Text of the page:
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Located 1.5 miles off the coast of San Francisco, Alcatraz Island encompasses a total of 22 acres in the center of San Francisco Bay. Opened to the public in fall 1973, Alcatraz is one of America's most popular national park sites and currently welcomes more than 1.4 million visitors each year.
1775: Spanish explorer Lt. Juan Manuel de Ayala maps San Francisco Bay and names the island "La Isla de los Alcatraces" (The Island of the Pelicans). With no vegetation or habitation, Alcatraz was little more than a desolate rocky islet occupied by the occasional swarm of birds.
1850: A joint Army and Navy commission recommends a Triangle of Defense to guard San Francisco Bay. President Millard Fillmore signs an Executive Order reserving lands around San Francisco Bay, including Alcatraz, for "public purposes."
1854: The Alcatraz lighthouse begins service as the first lighthouse on the Pacific Coast.
1857: With the completion of the Guard House, the island serves as a military prison from 1857-1933.
1859: Capt. Joseph Stewart and 86 men of Company H, Third U.S. Artillery, take command of Alcatraz.
1863: The J.M. Chapman, a Confederate privateer ship, is seized and its crew arrested and imprisoned on Alcatraz. Lower Prison, a temporary wooden structure, is built. Soon other prison structures are added on the island.
1865: Alcatraz troops are sent to San Francisco to preserve peace and prevent rioting after President Abraham Lincoln's assassination. Alcatraz cannons fire the official mourning for the dead president.
1870: Major George Mendell designs plans for earthwork defenses on Alcatraz.
1895: Nineteen members of the Hopi Tribe from Arizona are imprisoned on Alcatraz for resisting the policy of forced education of their children and land allotment programs contrary to their Native American beliefs.
1898: Spanish-American War results in prison overcrowding at Alcatraz.
1900: Upper Prison (Alcatraz's third prison) is built on the Parade Ground.
1907: Alcatraz is designated as the "Pacific Branch, U.S. Military Prison."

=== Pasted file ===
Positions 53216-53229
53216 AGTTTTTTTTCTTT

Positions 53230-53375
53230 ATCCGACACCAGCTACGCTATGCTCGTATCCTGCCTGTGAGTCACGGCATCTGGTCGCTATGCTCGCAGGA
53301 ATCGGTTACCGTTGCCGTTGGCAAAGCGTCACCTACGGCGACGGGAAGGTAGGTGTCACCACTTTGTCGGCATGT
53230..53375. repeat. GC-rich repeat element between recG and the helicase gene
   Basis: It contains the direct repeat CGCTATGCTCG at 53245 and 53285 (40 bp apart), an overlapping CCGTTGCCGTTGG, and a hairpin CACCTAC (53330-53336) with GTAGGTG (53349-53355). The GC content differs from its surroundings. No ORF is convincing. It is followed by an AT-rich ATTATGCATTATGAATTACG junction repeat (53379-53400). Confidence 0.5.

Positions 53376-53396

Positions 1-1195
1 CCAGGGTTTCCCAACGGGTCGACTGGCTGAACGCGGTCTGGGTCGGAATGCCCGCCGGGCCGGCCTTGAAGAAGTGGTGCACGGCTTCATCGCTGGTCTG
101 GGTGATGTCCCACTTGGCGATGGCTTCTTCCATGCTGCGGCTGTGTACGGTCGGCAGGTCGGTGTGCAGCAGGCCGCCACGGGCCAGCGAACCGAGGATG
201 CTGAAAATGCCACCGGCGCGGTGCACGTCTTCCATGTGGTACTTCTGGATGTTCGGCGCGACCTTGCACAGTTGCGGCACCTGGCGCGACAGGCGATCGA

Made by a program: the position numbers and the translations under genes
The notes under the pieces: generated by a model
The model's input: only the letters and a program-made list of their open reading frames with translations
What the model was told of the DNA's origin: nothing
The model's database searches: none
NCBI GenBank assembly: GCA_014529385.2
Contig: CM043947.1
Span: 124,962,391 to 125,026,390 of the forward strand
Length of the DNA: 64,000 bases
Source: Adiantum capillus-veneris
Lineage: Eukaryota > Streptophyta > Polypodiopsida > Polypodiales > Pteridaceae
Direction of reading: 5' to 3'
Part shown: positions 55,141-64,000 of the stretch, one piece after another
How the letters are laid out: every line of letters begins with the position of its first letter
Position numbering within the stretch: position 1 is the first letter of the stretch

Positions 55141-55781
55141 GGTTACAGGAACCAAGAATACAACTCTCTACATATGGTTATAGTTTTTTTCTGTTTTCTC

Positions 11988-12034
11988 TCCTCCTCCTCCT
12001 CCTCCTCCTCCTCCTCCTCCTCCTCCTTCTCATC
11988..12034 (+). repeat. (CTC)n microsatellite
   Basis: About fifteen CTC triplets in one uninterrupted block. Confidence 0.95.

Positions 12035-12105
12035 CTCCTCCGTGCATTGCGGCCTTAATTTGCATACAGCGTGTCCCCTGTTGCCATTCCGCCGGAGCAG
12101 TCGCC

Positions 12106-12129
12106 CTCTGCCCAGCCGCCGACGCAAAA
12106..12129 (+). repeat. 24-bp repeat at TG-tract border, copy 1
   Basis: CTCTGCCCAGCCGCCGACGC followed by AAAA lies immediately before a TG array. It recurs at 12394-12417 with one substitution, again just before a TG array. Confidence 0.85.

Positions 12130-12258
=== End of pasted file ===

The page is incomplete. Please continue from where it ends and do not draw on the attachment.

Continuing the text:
1912: The new Cellhouse (Alcatraz's fourth prison), built with convict labor, is completed and prisoners move in. At the time the Alcatraz Cellhouse was the largest concrete structure in the world.
1915: Alcatraz is renamed the "United States, Disciplinary Barracks."
1933: Alcatraz is transferred to the Federal Bureau of Prisons; 32 "hard-case" military prisoners remain on the island as the former military detention center becomes America's first maximum-security civilian penitentiary. This "prison system's prison" was specifically designed to house the troublemakers that other federal prisons could not successfully detain.
1934: Alcatraz begins its era as the nation's toughest and most feared federal penitentiary, housing the "worst of the worst" American criminals, among them AI Capone, George "Machine Gun" Kelly, and Robert "Birdman of Alcatraz" Stroud. Prisoners arrived on Alcatraz in handcuffs and ankle shackles. Daily life on Alcatraz was harsh, and prisoners were given only four rights: medical attention, shelter, food and clothing; recreational activities and family visits had to be earned through hard work. Punishments for bad behavior included hard labor and lock-downs in solitary confinement, restricted to bread and water. There were a total of 14 escape attempts by 34 prisoners during its 29 years as a federal penitentiary.
1963: Due to high costs and deteriorating infrastructure, Alcatraz is permanently closed by Attorney General Robert Kennedy and the remaining prisoners are transferred to the new maximum security federal penitentiary in Marion, Ill.
1969-1971: Mohawk tribal leader Richard Oakes leads the occupation of Alcatraz by the "Indians of All Tribes," which at its height numbered more than 400 members. The group hoped to establish an American Indian cultural center on Alcatraz, but when Oakes left the Island due to the tragic death of his stepdaughter, public interest in the occupation waned and order among those remaining on the island began to deteriorate. After 19 months, federal marshals moved in and forcibly removed the few remaining occupiers in June, 1971. The Alcatraz Occupation is recognized as a milestone in American Indian history, and each year, Indians of all tribes return to Alcatraz on Columbus Day and Thanksgiving to hold a Sunrise Ceremony for Indigenous Peoples and commemorate the longest Native American occupation in U.S. history.
1972: Alcatraz becomes a national recreation area under the management of the National Park Service. It opens as a national park attraction in the fall of 1973.
1976: Alcatraz is named to the National Register of Historic Places.
1986: Alcatraz receives designation as a National Historic Landmark.
2013: Alcatraz welcomes more than 1.4 million visitors annually, making it one of the National Park Service's most popular attractions.
The Modern Visitor Experience: